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Taking the heat out of climate change

Welcome to the Chamber Low Carbon programme where our aim is to show you how the UK’s evolving transition to a post-fossil-fuel economy is making businesses more profitable, productive, innovative, competitive, energy-efficient and less wasteful … while helping to keep the world cool.

Fight of the century

However, we are not battling global temperature rises on our own. We will also be looking at how leading corporations, company groups, familiar brand names, governments, local authorities, excellence and research centres, individual innovators and entrepreneurs are tackling and benefiting from the urgent need to help put a swift end to man-made contributions to global warming.

Carbon – friend and foe

The main problem is carbon – an element essential for all forms of life as we know it. However, as part of the greenhouse gases (GHG) carbon dioxide and methane, it is also a threat to life on Earth because of the increasingly dense insulating blanket it is building up around the blue planet. This is the so-called greenhouse effect.

Our problem is that almost everything we do in our present energy-hungry lifestyles creates carbon emissions. The challenge is to keep the world acceptably cool through the present and the coming centuries by learning how to use green renewable energy – and even then, as little as possible.

At the same time, reducing our carbon footprints also involves using fewer raw materials, being more sparing with water, eliminating or reducing waste generation, increasing recycling and recovery rates where waste is inevitable and minimising what goes to landfill where it can create methane. However, on the upside, well-proven sustainable credentials are a very positive selling point. Reputations do count commercially!

Why is this urgent now?

Part of the worry is the growing concern that natural carbon sinks – such as soils, huge amounts of leaf mould, melting arctic tundra and warming oceans – could quickly reach a point where higher temperatures turn them into natural carbon sources. Instead of helping us, they could work against us. This is the so-called tipping point.

Although the debate itself has at times been heated, there is now a general scientific consensus that GHGs resulting from human activity are a major cause of global warming. While proven links to climate change are as yet more tenuous, it is widely agreed that the recent global increase in extreme weather events – heavy rain, floods, stormy seas, high winds, plus droughts and heatwaves – can be ascribed at least in part to a warm and less stable atmosphere.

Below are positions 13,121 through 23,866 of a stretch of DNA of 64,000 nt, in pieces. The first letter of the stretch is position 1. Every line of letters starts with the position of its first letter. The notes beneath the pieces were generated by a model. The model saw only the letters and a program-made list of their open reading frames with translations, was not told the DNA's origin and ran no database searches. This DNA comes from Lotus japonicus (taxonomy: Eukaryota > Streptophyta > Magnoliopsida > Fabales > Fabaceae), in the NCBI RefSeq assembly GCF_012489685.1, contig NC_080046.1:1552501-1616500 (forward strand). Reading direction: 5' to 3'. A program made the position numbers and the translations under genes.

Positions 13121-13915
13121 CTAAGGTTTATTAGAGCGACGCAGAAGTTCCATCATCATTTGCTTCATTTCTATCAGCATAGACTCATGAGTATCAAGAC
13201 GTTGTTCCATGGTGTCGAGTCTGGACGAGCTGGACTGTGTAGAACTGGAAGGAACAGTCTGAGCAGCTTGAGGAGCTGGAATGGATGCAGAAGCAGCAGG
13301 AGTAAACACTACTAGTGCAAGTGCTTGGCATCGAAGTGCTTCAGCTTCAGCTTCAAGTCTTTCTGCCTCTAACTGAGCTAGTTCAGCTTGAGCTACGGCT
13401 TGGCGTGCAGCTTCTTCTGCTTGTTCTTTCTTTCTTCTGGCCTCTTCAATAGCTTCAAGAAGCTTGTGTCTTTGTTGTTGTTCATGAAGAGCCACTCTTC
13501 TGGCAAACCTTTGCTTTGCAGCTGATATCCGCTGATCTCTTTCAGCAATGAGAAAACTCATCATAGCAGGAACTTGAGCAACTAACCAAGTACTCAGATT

How could this affect us in the years ahead?

In addition to the inconvenience, damage and potential loss of life caused by severe weather, increasing unpredictability on a global scale is likely to bring substantial impacts from failed harvests, disrupted food chains, high levels of migration, political instability and distressing refugee crises.

The other way in which a warming world is already affecting us in the UK is through rising sea levels and storms associated with low-pressure systems and high tidal surges. Large areas of agriculturally-productive fenland have already been lost due to artificial drainage and falling land levels. Rising seas are expected to make this worse, with cities as far inland as Peterborough already on the frontline.

Global response

However, the world is fighting back. In December 2015, 197 nations pledged at the COP21 UN https://www.un.org/sustainabledevelopment/cop21/ Climate Change Conference in Paris to put in place measures best suited to their own individual circumstances that will jointly limit any rise in earth surface temperatures during the rest of this century to no more than 20C – or preferably 1.50C to prevent any chance of irreversible warming if natural carbon sinks were to become runaway carbon sources.

This is not the only high-level international driver. The UN Millennium Development Goals http://www.un.org/millenniumgoals/ signed in September 2000 also committed world leaders to actively combatting poverty, hunger, disease, illiteracy, environmental degradation and discrimination against women. This commitment has now transitioned into the UN Sustainable Development Goals 2015 – 2030 otherwise known as the Global Goals https://www.un.org/sustainabledevelopment/sustainable-development-goals/ and signed up to by the UK Government as well as another 192 countries

UK lead

The UK has taken one of the strongest stances through the Climate Change Act 2008 https://www.legislation.gov.uk/ukpga/2008/27/contents  which binds us legally to an 80% cut in emissions by 2050 from a 1990 datum level. But the Government is adamant that such social and environmental commitments include tremendous commercial opportunities. To make these a reality, the Industrial Strategy https://www.gov.uk/government/topical-events/the-uks-industrial-strategy and Clean Growth Strategy https://www.gov.uk/government/publications/clean-growth-strategy of autumn 2017, and 25 Year Environment Plan https://www.gov.uk/government/publications/25-year-environment-plan of January 2018, are designed to create an economy for a post fossil-fuel world.